President of UMBC since 1992
During the turbulent 1960s in Birmingham, Ala., Freeman Hrabowski was a young math whiz more inclined to tackle a tough math problem than engage in the Civil Rights protests swirling around him.
But after marching in the Children’s Crusade and spending five days in jail, he felt inspired to imagine a better life for himself and for Black children like him – a dream that propelled Hrabowski to the presidency of the University of Maryland, Baltimore County (UMBC), and led him to transform the school into a national hub for Black scientists, engineers and mathematicians.
“Tomorrow can be better than today, and each of us can be empowered and get involved in the world and to make tomorrow better for all the children and all the people,” Hrabowski said. “That inspired me in my life to be involved in education.”
FROM COMMUTER SCHOOL TO STEM GRADUATE POWERHOUSE
UMBC named Hrabowski president in 1992, five years after he joined the institution as vice provost. Across his tenure, he championed Black students in STEM. In 1998, through a collaboration with philanthropist Robert Meyerhoff, UMBC launched the Meyerhoff Scholars Program, which started as a scholarship for African-American male undergraduates committed to earning STEM Ph.D.s. The program soon expanded to include women and students of all races sharing an interest in pursuing STEM doctorates and in advancing minorities in these areas, and it has become a national model in diversifying STEM fields. Program alumni have forged a pipeline of talent into advanced degree programs at such universities as Harvard, Stanford, Duke, MIT, Georgia Tech, Johns Hopkins, and the University of Maryland.
Today, UMBC’s six-year degree completion rate for Black students is about the same as it is for the student population overall. In addition, UMBC is the country’s No. 1 producer of African American bachelor’s degree recipients who go on to complete M.D./Ph.D.s, and No. 2 for African Americans who go on to complete STEM Ph.D.s.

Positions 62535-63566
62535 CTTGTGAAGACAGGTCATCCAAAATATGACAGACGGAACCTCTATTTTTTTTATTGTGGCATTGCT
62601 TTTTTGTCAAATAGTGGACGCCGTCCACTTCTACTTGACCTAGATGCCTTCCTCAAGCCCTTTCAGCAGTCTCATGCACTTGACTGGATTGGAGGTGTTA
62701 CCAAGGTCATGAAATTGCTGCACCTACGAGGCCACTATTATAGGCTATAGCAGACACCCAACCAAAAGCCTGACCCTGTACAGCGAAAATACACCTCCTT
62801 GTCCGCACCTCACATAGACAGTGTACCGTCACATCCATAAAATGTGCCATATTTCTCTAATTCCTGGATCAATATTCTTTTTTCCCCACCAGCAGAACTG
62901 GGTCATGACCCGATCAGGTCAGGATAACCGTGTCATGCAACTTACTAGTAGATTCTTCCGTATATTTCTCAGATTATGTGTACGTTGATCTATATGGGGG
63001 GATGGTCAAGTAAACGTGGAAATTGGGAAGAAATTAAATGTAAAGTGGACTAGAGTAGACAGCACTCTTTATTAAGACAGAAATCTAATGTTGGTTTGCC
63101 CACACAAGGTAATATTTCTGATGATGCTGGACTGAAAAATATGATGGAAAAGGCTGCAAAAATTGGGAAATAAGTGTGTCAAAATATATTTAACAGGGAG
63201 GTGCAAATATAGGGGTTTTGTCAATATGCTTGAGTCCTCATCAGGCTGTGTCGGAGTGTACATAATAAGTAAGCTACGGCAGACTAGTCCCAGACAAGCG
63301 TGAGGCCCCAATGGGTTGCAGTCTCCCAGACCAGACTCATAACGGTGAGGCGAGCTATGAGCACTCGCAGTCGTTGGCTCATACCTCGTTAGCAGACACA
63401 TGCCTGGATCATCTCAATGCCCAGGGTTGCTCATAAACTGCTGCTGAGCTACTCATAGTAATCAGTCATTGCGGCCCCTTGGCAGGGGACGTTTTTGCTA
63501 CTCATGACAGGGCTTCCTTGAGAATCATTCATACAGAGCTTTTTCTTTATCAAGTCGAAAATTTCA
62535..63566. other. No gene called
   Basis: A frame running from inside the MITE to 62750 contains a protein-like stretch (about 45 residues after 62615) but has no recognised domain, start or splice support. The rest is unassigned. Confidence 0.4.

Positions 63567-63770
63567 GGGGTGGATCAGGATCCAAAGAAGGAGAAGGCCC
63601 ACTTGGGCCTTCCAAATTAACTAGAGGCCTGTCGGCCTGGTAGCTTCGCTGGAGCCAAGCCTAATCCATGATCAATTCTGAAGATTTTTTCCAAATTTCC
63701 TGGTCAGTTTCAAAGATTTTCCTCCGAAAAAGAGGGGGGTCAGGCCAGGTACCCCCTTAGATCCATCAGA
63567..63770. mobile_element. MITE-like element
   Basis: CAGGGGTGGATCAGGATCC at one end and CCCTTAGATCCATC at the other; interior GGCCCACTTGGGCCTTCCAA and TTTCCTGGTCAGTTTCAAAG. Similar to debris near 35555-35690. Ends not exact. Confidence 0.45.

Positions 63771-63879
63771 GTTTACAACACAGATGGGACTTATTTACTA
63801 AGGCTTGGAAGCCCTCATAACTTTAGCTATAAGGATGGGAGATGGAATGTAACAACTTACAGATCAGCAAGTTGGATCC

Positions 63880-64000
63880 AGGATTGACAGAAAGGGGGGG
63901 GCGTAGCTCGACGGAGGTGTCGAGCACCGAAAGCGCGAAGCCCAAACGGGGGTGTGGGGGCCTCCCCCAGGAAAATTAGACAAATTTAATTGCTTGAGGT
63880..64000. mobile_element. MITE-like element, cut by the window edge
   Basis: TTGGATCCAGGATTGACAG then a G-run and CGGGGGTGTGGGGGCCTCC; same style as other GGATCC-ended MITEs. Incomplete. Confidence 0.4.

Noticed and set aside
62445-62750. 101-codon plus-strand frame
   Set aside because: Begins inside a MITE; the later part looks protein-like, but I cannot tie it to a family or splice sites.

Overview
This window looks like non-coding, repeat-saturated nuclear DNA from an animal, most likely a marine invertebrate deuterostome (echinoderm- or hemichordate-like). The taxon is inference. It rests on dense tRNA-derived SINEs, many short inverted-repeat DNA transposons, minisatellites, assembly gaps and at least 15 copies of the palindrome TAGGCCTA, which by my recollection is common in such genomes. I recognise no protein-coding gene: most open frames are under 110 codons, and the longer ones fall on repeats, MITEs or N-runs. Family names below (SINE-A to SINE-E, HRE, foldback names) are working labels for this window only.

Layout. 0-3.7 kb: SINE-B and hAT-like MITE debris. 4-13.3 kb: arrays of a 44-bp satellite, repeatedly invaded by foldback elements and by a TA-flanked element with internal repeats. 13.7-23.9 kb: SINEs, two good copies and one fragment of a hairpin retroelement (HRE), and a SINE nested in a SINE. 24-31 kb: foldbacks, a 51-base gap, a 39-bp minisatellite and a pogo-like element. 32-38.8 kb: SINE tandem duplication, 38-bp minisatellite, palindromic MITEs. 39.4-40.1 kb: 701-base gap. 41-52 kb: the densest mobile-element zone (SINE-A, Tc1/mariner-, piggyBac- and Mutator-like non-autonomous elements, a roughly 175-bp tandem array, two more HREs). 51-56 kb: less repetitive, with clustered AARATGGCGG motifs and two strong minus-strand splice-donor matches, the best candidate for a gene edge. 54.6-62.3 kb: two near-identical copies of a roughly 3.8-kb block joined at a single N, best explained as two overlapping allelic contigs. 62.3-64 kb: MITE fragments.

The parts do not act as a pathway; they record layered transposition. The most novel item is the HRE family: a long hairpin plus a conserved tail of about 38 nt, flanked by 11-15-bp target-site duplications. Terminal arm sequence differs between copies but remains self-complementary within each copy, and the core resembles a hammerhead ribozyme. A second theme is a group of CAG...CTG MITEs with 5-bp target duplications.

“It’s by far the greatest thing I’ve ever done, and it’s all Freeman Hrabowski,” Meyerhoff said about the program in 2012.
The secret to building a powerful STEM program is not so secret, said Hrabowski: it’s about setting high expectations, building a strong sense of community, providing support and building evaluation into the program. It’s also about getting to know the students – even if your schedule involves traveling the country to talk about STEM education.
“I can’t speak to other universities,” one student, Miguel Calderon, told the Baltimore Sun. “But from what I hear, it’s not an everyday thing to see the president asking students, ‘How are your classes? What did you get on your last test? You didn’t do well? Maybe you need a tutor.’ It’s really a miraculous thing.”
NATIONAL RECOGNITION; HOMETOWN COMMITMENT
Hrabowski’s success has thrust a national spotlight on UMBC, with universities including MIT and Stanford visiting to seek Hrabowski’s counsel and learn how a former commuter school has become renowned for graduating STEM (science, technology, engineering and math) students from racial and ethnic groups that are underrepresented in these fields.
Though deluged with national honors – including recognitions from TIME, U.S. News & World Report and the Carnegie Corporation – he remains committed to Baltimore and the power to demonstrate the brilliance of diverse young scholars.
“My reason for staying is the people. When you feel that people care deeply, you can’t help but care also,” he said. “And life should not be about jumping from one place to another. We want to teach young people to stay the course and make a difference wherever you are.”
For more on Hrabowski’s extraordinary life and accomplishments, see his UMBC bio, his TED talk on the “Four Pillars of College Success in Science” (which has more than 1 million views) and his publications, including this 2020 piece in The Atlantic on how higher education can help to dismantle structural racism.